Red is for danger, and it’s for blood. It’s for sexual passion, and it’s for love. Bold and eye-catching, wherever it’s used, red seems to shout, 'this is important, pay close attention'.
The red cross
A red cross set on a white background has to be one of the most universal and recognisable logos around. It says ‘first aid’ and ‘medical help’ via a single, simple symbol. Used worldwide since it was adopted in 1864 under the first Geneva Convention, the logo is an inversion of the Swiss flag. But the cross has religious connotations, however unintentional. The red crescent was created as an alternative in 1876, and formally recognised in the updated Geneva Convention of 1929. Less well known is the red crystal, designed in 2005 for situations where the cross and crescent aren’t felt to be right. This image of a red cross flag flying from a war-ravaged tree is a crop taken from a coloured woodcut, artist unknown. The print was likely first published in Tokyo in 1904 during the Russo-Japanese war.
The red ribbon
Another emblem that’s been adopted worldwide is the red ribbon. The World Aids Day website has the history: “In 1991 – a decade after the emergence of HIV – a group of 12 artists gathered to discuss a new project for Visual Aids; a New York arts organisation that raises awareness of HIV. They were photographers, painters, film makers and costume designers, and they sat around in the shared gallery space in New York's East Village. After a short brainstorm they had come up with a simple idea that later became one of the most recognised symbols of the decade – the red ribbon, worn to signify awareness and support for people living with HIV.” In this colour lithograph a red telephone cord is twisted into the instantly recognisable red ribbon shape, with the increasing statistics of AIDS victims above in bold black type: "1st January 1985: 200 sick; 1st January 1995: 40,000 sick". It was designed in 1995 by Paris-based L'Agence Verte for the Sida Info Service.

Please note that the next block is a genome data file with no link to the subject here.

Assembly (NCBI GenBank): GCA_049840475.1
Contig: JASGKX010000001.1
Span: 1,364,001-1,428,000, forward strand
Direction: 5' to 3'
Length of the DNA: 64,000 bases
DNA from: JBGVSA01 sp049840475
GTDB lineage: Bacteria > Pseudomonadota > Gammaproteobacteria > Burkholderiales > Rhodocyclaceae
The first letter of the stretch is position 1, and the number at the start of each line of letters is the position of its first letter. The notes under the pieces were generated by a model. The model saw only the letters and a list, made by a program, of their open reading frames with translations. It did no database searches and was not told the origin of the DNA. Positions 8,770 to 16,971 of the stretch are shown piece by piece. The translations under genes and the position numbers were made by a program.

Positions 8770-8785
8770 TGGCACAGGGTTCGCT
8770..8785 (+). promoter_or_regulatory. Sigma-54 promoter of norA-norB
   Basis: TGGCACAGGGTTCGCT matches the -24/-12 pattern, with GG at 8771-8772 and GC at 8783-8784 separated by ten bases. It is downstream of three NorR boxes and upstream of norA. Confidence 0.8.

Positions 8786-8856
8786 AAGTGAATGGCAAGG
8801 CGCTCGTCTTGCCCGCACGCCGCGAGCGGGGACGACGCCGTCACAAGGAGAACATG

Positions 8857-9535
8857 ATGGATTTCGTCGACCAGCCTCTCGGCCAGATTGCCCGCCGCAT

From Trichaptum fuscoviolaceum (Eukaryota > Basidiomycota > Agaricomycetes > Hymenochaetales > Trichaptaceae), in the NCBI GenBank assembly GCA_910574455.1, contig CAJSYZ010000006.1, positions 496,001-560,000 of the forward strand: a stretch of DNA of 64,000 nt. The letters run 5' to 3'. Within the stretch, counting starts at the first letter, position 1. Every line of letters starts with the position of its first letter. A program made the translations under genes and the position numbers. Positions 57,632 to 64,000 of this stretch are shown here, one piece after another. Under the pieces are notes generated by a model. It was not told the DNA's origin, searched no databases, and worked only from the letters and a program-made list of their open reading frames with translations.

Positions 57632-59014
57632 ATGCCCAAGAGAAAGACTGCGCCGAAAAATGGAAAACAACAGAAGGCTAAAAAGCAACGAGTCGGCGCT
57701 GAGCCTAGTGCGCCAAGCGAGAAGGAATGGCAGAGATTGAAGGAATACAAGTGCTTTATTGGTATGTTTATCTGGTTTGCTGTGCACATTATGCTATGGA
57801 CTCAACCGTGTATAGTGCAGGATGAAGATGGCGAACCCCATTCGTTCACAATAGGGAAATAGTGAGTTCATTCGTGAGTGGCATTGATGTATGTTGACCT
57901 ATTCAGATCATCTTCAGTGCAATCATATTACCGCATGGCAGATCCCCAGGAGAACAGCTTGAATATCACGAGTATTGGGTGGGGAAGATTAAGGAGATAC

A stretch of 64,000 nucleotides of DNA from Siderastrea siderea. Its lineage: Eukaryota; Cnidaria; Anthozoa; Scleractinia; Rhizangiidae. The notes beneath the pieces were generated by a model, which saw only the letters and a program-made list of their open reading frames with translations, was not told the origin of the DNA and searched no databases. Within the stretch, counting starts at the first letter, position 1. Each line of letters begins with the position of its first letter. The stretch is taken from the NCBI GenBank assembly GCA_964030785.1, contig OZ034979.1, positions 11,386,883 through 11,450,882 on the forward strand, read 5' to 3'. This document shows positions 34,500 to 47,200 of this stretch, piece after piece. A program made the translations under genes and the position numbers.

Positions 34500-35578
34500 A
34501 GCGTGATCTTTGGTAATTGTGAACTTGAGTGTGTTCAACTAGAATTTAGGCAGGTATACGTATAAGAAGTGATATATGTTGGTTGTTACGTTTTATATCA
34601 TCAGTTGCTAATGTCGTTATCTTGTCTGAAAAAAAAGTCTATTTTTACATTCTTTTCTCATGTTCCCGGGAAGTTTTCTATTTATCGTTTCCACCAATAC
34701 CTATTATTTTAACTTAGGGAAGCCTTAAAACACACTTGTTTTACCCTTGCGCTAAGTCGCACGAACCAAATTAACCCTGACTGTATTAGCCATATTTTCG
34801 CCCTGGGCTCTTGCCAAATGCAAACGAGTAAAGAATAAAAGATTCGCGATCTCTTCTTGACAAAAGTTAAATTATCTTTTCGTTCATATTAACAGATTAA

The stuff of life
Red isn’t just the stuff of symbols, it’s also the stuff of life. It’s the colour of blood and of the heart. And it’s the colour of warning signs and danger. This colour lithograph dates from 1900, and shows a bare-chested man smoking a cigarette. Through a striking but simple design, it illustrates the route through which smoke passes from the mouth to the lungs, and forces the viewer to consider the impact that smoking might have.
This Ministry of Health poster uses black and white photography and blood-red type to talk direct to the public. The image shows a schoolgirl who’s been knocked down by a car, and asks whether your donated blood will be ready and waiting to save her. The lithograph was created by British graphic designer Reginald Mount, who worked extensively with fellow designer Eileen Evans on propaganda and public information posters throughout the 1940s, 1950s and 1960s. There are a variety of works by both Mount and Evans in our library.
Red for danger
Without the need for words, red often says ‘DO NOT’, and is used in combination with black and white in warning signs that indicate things that are prohibited. This poster was published by British Railways, and its health and safety message was targeted at staff rather than passengers. The small print at the very bottom indicates it was printed by Waterlow & Sons Limited of London and Dunstable.
Red to be bold
Red is bold and attention grabbing, perfect for adverts. Uricure was the brand name of a medicine used in cases of gout or metabolic arthritis. It was one of very many gout remedies on the market, none of which could cure the disease, but all of which could reduce the intense pain and discomfort it caused. Given the mass of rival products, vendors needed the best possible publicity for their medicines. This poster, published around 1910 to advertise Uricure in Spain, is the work of the Italian designer Leonetto Cappiello, who worked in Paris. His boldly coloured designs on a black background made a strong impression on passers-by, and his work was much in demand. Uricure is now remembered almost only for its poster, not for its quality as a medicine, while Cappiello is often called 'the father of modern advertising' because of his innovative poster designs.
Red for passion
Red doesn’t just shout ‘danger’, or ‘buy me now’, it’s also the colour of choice for expressions of love and desire. This elaborate pop-up Valentine’s card from the 1920s is a feast of filigree, embossing, die-cutting and folding, which would have been something of a feat to produce. It has a scarlet red love heart at its centre (garlanded with roses, and pushed in a wheelbarrow by two cherubic boys, of course). The back of the card is lined with red tissue paper, and there’s even a red honeycomb puff base. The message, "To my valentine", is printed in red on what folds down to be the base.